Fincorp predicts higher bridging proc fees in 2014
But the lender has also warned brokers to be wary of this tactic, suggesting that it will ultimately be the borrower who pays for the uplift.
The prediction comes from Fincorp director Matthew Anderson who admitted that the bridging market has grown rapidly over the past five years but “has probably reached a natural limit” in terms of straightforward bridging.
This growth has led to a much more competitive market for short-term lenders with various new lenders launching into the market even as recently as November 2013. As such, headline rates have dropped while loan to values have lifted.
Following a recent rise in proc fees at another lender Anderson said he could envisage other lenders following suit in 2014.
He said: “Brokers do a great job introducing borrowers to lenders and in some cases they do a considerable amount of work getting cases ready and packaged in a way that lenders are able to assess the deal more easily and quickly. For that they deserve to be paid a decent proc fee.”
But he warned: “I don’t think lenders are inflating proc fees at the moment but I am wary of this as a tactic to take market share when a sector gets heated. That could lead to bad outcomes for the borrower who in most cases will end up paying for that additional income.”
The warning comes as part of Fincorp’s predictions for 2014 in bridging.
Anderson has already publicly suggested there will be consolidation between lenders in the market over the next 12 months as competition continues to heat up. He said he expects to see more product diversification under the banner of bridging as well.
Anderson said: “We’ve already seen this start to happen in 2013. Lenders are innovating to fill new gaps in the market as old gaps are filled. I think we’re almost at a plateau for traditional bridging but there are obvious niches developing with lenders looking at more medium term products, heavier development finance and a growing appetite for more commercial type deals.”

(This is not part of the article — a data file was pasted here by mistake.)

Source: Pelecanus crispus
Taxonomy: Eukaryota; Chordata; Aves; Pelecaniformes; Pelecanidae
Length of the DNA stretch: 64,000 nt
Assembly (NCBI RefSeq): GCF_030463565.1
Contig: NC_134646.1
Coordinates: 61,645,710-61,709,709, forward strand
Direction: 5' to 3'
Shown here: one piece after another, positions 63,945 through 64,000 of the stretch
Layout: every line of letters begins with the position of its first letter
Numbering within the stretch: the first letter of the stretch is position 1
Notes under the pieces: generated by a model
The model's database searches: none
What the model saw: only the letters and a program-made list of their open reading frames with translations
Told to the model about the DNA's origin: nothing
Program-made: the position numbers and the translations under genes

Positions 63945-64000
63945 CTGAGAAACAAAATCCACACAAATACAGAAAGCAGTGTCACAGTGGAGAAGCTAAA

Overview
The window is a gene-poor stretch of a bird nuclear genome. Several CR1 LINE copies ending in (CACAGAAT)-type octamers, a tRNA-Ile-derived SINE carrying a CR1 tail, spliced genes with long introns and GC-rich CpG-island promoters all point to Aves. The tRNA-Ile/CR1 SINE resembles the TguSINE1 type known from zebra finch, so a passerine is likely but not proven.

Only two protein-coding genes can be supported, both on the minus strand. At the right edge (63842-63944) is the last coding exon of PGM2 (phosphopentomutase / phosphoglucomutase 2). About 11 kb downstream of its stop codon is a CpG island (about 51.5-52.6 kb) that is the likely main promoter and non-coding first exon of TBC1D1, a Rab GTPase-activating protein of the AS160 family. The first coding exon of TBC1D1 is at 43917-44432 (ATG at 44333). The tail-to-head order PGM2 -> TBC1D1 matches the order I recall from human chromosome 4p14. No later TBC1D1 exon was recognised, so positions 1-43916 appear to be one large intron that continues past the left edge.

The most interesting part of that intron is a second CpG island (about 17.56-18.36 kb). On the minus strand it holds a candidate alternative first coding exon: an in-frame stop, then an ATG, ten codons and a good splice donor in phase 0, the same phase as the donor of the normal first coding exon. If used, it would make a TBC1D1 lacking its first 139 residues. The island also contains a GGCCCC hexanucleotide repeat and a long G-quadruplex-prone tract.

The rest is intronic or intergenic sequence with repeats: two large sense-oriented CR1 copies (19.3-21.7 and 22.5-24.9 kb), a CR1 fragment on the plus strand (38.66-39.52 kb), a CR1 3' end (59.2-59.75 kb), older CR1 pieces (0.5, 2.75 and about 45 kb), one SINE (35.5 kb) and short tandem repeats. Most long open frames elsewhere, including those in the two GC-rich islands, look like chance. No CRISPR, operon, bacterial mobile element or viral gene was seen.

He is also predicting a boost in second charge lending next year. He said while regulatory responsibility for this sector will move from the Office of Fair Trading to the Financial Conduct Authority in April 2014, thereby increasing compliance for firms, he doesn’t think it will cramp the sector’s volumes.
Anderson said: “I suspect this move will make doing these loans that much more cumbersome but there is an obvious demand for them in the market. As a result I think they will probably still go through – they may just take a bit longer to transact.”
Anderson also suggested that the market should watch out for even more new lenders piling into bridging next year.
Anderson said: “Fincorp has been approached three times in the past 12 months with funding lines to lend short-term secured on property.
“We have turned it down as the commercials don’t make sense and we won’t compromise our standards. But that money may show up elsewhere as the demand for returns is still strong. Short-term lending isn’t a golden ticket for investors though. It’s a business that takes skilled underwriting to get right. It comes back to that mantra – it’s easy to lend money and much harder to get it back.”
Overall Anderson said that these trends were a result of the positive tide of feeling that bridging has become much more mainstream over the past year or so and he attributed much of that success to the Association of Short Term Lenders.
Anderson added: “Our industry has been accused of throwing stones in the past but I think we are a much more professional sector nowadays. Lenders care about being transparent with the customer and broker and more deals are being done as a result.
“We’re looking forward to 2014 as the year that we, led by the ASTL, consolidate that reputation.”